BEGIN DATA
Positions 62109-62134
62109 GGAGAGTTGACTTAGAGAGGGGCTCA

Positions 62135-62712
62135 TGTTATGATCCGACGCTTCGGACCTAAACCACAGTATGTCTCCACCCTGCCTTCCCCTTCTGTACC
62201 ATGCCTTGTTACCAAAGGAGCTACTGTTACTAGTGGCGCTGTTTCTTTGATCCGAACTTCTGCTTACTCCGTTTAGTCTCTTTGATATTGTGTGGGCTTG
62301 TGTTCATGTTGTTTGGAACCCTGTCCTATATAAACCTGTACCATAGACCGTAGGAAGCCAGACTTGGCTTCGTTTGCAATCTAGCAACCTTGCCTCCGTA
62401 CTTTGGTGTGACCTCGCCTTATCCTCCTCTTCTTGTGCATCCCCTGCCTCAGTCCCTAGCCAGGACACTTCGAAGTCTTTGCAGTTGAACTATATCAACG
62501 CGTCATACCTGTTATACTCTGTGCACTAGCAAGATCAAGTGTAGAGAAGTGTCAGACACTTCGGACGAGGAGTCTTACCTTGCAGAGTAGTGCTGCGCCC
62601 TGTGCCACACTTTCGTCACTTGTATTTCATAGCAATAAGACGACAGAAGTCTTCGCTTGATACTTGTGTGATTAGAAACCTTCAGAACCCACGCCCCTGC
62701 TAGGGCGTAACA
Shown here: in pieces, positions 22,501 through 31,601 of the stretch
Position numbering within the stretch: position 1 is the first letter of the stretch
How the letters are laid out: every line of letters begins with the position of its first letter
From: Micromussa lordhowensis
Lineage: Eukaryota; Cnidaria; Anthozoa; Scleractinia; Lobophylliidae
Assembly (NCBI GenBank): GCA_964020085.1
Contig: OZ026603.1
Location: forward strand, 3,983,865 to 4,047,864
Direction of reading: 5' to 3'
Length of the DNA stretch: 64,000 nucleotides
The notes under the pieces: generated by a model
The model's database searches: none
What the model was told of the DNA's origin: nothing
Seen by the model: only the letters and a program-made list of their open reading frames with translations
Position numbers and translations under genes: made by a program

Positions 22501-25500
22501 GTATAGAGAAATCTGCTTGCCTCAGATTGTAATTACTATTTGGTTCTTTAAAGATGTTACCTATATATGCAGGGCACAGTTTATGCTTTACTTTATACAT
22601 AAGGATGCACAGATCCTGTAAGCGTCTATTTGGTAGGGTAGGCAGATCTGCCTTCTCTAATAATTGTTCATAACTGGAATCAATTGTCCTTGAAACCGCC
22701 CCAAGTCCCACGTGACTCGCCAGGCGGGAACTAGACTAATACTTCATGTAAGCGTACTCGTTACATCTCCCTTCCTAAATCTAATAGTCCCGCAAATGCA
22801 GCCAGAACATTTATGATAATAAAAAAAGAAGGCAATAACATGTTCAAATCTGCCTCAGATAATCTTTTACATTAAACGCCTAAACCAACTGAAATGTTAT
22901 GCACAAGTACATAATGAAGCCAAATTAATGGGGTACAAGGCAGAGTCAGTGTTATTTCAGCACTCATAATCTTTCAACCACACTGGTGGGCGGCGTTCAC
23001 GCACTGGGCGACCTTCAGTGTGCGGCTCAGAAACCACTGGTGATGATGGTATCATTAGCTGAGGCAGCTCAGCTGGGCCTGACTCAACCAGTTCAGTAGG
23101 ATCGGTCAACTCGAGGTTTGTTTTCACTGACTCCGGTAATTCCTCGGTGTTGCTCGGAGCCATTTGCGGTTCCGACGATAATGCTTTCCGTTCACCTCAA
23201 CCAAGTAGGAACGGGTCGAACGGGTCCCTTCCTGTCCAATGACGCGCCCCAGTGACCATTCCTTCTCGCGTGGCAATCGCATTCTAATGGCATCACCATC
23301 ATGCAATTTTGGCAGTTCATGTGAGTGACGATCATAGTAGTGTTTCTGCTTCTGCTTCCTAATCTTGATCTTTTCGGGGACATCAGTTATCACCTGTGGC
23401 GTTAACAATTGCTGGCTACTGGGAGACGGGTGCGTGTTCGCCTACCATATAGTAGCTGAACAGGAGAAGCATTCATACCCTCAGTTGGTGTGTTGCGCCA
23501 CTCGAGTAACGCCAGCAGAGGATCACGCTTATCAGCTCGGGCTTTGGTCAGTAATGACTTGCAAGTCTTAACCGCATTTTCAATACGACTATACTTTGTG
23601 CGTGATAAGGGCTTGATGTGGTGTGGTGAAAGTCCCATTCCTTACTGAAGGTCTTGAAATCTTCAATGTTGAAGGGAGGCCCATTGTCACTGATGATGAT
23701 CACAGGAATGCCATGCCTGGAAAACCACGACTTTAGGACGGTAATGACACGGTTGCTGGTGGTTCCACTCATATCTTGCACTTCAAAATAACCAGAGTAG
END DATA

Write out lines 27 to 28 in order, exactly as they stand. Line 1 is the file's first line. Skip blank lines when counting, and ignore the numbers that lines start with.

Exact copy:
22501 GTATAGAGAAATCTGCTTGCCTCAGATTGTAATTACTATTTGGTTCTTTAAAGATGTTACCTATATATGCAGGGCACAGTTTATGCTTTACTTTATACAT
22601 AAGGATGCACAGATCCTGTAAGCGTCTATTTGGTAGGGTAGGCAGATCTGCCTTCTCTAATAATTGTTCATAACTGGAATCAATTGTCCTTGAAACCGCC